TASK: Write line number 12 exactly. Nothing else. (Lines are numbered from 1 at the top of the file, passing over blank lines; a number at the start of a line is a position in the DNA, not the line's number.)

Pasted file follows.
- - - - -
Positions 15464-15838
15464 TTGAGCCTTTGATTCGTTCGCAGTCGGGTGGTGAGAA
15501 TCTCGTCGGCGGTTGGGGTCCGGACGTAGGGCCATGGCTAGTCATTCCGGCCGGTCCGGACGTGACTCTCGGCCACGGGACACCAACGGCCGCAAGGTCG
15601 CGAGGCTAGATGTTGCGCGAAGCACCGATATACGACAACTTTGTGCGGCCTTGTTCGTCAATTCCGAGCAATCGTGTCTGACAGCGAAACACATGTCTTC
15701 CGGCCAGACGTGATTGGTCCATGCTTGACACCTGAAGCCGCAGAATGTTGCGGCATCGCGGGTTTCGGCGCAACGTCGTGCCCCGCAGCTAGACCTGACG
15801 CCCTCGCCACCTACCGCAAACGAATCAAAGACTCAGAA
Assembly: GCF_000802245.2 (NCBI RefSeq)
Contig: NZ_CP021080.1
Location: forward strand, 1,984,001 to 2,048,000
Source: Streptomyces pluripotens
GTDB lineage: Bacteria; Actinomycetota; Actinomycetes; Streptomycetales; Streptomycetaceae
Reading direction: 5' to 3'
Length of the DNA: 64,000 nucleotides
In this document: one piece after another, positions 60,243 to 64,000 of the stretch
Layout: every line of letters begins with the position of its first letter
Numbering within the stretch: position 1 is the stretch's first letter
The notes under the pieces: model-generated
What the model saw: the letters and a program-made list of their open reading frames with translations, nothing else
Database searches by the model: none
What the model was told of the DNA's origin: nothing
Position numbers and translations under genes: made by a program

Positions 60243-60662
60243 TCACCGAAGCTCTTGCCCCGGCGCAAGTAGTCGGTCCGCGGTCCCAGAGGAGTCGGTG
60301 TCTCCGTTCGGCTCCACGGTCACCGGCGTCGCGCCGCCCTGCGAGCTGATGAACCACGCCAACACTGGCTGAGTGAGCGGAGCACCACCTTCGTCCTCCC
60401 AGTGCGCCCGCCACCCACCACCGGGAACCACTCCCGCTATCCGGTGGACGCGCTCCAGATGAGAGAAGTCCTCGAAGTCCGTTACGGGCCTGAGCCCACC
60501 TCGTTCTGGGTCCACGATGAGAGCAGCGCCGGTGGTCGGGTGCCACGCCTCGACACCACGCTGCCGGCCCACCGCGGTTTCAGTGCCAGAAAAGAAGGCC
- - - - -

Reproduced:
Reading direction: 5' to 3'